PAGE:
Complaints about nationalised banks soar

Published on 1 January 1970 by Raffick Marday

Complaints made against nationalised banks have risen by a third in just six months.

The Royal Bank of Scotland and Lloyds Banking Group have both come under fire for overcharging, hiking up credit card rates and mis-selling insurance policies.

If found in breach of rules governing the fair treatment of customers, the banks could be forced to pay millions in fines and compensation.

The figures from the independent Financial Ombudsman Service show there were more than 17,000 complaints about Lloyds and Bank of Scotland, whilst RBS received almost five-and-a-half thousand. Both companies received large bail-outs from the taxpayer during last year's financial crisis.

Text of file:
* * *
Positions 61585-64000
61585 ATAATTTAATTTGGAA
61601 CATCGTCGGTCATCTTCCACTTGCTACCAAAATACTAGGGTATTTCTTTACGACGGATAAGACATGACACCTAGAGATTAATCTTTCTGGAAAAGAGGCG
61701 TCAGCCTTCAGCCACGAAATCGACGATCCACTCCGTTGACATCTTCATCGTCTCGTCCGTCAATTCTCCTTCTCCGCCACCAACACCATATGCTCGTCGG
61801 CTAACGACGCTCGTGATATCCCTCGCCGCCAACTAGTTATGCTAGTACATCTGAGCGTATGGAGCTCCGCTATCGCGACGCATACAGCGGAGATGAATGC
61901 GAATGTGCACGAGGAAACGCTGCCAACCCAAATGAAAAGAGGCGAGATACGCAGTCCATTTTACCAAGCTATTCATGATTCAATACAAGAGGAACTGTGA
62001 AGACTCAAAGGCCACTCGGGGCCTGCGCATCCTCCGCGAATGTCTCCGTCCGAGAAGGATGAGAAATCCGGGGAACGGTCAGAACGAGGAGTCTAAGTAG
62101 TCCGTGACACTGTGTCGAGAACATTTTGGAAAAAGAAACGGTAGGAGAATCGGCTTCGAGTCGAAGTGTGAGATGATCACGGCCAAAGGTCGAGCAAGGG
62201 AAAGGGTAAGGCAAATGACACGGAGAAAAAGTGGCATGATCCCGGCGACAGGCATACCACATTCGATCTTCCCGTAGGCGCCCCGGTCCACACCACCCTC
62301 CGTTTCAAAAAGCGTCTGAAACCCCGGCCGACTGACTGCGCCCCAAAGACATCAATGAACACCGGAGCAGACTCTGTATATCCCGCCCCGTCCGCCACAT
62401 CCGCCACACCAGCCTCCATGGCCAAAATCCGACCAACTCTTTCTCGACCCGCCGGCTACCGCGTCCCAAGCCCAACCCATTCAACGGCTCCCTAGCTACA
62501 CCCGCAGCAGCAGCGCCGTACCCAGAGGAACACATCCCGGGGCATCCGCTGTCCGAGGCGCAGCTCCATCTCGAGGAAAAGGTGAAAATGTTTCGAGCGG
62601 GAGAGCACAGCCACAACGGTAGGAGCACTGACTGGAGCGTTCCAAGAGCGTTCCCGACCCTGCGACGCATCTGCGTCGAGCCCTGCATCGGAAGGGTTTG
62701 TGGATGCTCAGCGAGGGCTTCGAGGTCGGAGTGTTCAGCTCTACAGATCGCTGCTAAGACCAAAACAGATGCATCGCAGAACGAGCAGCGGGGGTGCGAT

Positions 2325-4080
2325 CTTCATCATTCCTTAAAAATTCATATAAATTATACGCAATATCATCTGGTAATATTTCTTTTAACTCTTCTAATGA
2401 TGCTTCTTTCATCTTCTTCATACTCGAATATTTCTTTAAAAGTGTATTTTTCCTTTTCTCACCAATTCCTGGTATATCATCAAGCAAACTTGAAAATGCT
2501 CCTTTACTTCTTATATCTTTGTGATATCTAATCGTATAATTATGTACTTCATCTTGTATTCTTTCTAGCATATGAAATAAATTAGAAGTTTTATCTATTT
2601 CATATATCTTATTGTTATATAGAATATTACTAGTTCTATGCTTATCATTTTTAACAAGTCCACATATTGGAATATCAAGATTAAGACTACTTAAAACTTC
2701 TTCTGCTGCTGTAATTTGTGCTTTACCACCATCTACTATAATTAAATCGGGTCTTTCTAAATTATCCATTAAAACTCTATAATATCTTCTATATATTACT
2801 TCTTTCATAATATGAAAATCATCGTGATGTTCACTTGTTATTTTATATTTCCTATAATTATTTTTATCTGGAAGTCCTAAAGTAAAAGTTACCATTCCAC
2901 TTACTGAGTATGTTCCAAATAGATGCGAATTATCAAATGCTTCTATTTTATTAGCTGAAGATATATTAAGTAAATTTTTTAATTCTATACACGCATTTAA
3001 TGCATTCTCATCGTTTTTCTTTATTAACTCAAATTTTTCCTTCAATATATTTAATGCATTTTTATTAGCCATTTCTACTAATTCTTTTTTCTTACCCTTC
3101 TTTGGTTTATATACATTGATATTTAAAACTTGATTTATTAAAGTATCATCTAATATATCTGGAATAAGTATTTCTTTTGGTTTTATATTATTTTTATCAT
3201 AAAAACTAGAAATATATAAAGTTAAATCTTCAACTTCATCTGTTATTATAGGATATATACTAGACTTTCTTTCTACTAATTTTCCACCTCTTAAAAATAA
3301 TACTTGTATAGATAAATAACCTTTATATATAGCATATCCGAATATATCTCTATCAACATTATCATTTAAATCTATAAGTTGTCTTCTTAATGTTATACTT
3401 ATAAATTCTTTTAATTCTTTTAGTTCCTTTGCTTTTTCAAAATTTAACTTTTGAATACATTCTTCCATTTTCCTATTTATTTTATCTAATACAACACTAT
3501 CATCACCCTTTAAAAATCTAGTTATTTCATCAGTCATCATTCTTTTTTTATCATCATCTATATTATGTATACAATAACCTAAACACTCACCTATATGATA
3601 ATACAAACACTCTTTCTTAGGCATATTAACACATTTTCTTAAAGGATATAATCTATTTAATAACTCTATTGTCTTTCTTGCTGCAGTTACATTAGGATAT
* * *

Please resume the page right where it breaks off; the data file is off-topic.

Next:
A spokesman for the ombudsman said that they have concerns about the way the companies were handling complaints and that they "need to take their customers' concerns seriously."


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